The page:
As the world continues to learn more about coronavirus and its spread, it's vital to stay up-to-date on the latest developments. However, it's also important to make sure that the information being distributed is from credible sources. To that end, Between The Lines has compiled, [...]
The Ypsi Pride festival is far from being canceled. But this year, rather than the traditional block party that takes up most of downtown Ypsilanti and South Washington Street, the festival will be held on a Facebook livestream on June 5 starting at 5 p.m.
“We never discussed canceling it. We were really just starting to talk about how we could still have a presence in the community for Pride month,” said Heather Berkovitz, chair member of the YpsiPride festival.
The stream will consist of performances by many local entertainers. Viewers can expect to see drag performances, burlesque shows, live music from bands, poetry readings and more. After the lineup of entertainers, there will be an afterparty that will go until around midnight with several DJs.
“Anyone who applied to be live will have either submitted a video to be shown or be live in front of us. It is just out of their living rooms as opposed to the Ypsilanti big stage,” Berkovitz said. “We are encouraging people during the event to tip the performers, just like we would if they were on the stage. To give a little extra of what they have is important because this is how a lot of the performers make a living.”
The performers’ Venmo, Cash App and PayPal accounts will be listed on the screen during the performances for the audience to be able to send tips. Between each performance, there will also be brief commercials that advertise local businesses that have sponsored Ypsi Pride and the vendors who planned to sell their merchandise at the festival. There will also be information on local nonprofits that usually gather a lot of volunteers and recognition from their booths at the Pride festival.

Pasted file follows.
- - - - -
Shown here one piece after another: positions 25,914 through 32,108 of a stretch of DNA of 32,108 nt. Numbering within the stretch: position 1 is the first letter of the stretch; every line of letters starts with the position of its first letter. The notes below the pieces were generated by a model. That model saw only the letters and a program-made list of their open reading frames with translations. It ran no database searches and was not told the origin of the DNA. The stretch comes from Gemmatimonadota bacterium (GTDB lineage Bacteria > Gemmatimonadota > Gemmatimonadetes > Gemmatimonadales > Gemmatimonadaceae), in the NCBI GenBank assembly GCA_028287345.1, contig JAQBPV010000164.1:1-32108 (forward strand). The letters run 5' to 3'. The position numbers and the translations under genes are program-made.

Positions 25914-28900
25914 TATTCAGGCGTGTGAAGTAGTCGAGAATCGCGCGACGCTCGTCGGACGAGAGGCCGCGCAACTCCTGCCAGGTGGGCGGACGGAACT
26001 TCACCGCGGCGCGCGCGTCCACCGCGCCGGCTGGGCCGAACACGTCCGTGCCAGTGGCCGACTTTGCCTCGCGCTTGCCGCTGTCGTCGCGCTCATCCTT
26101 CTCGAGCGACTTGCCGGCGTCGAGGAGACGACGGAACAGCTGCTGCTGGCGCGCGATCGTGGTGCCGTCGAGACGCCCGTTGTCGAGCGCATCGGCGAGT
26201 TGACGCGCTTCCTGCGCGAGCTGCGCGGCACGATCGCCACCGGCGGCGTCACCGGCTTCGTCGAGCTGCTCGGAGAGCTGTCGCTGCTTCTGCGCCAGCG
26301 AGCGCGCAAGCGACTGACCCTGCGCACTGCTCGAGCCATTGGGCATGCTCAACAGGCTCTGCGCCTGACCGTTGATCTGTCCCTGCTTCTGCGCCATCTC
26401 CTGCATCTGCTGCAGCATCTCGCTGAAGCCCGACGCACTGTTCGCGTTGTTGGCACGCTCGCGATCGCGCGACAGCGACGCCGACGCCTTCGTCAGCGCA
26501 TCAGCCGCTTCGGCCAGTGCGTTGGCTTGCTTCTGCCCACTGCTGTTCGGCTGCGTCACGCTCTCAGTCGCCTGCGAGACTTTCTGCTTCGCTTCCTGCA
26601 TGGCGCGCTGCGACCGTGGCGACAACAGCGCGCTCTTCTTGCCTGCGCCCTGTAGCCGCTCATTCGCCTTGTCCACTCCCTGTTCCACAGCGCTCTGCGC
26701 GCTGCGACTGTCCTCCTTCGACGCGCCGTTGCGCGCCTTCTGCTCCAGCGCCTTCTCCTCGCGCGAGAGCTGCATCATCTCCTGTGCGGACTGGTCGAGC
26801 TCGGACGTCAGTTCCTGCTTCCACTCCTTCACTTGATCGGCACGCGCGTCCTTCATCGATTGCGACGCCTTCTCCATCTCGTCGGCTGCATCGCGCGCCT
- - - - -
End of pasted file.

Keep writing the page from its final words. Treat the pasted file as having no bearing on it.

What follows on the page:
The decision to go virtual was in question for weeks before the original stay-at-home order was issued.
“We started to see the writing on the wall as it was mixing with our anxiety of planning an event that was supposed to encourage people to meet up in such a tight space on Washington Street,” Berkovitz said.
In addition, the chair members of Ypsi Pride have come up with another way to show support for the LGBTQ community throughout Pride month. The Ypsilanti Area Rainbow Decoration, or Project YARD, is a way to decorate Ypsilanti with as many rainbows as possible during the entire month of June. There is a Facebook page dedicated to ideas on how to decorate and to share pictures.
“We’re decorating the town with rainbows and encouraging everyone in Ypsilanti to do the same,” Berkovitz said. “So whether that be your front porch, windows, yard or trees, just throw up handmade decorations and whatever you can do to make your house look [inclusive] as possible.”
On May 31, Berkovitz and several other volunteers are getting downtown Ypslinati ready for Pride month early by painting rainbows on as many crosswalks as they can.
“Our main goal in doing this is to have as much presence in Pride month as we can while having everyone being safe at home and social distancing,” Berkovitz said.
In addition, several local businesses have agreed to paint their windows with rainbows to be part of the Pride celebration.
“We just want to thank people for continuing to support Ypsi Pride and hope they tune in at 5 p.m. on June 5,” Berkovitz said. “We have hope that with everyone staying at home we can see them in person next year.”
To tune in to the livestream and more details on the Ypsilanti Pride festival, visit facebook.com/YpsiPride/.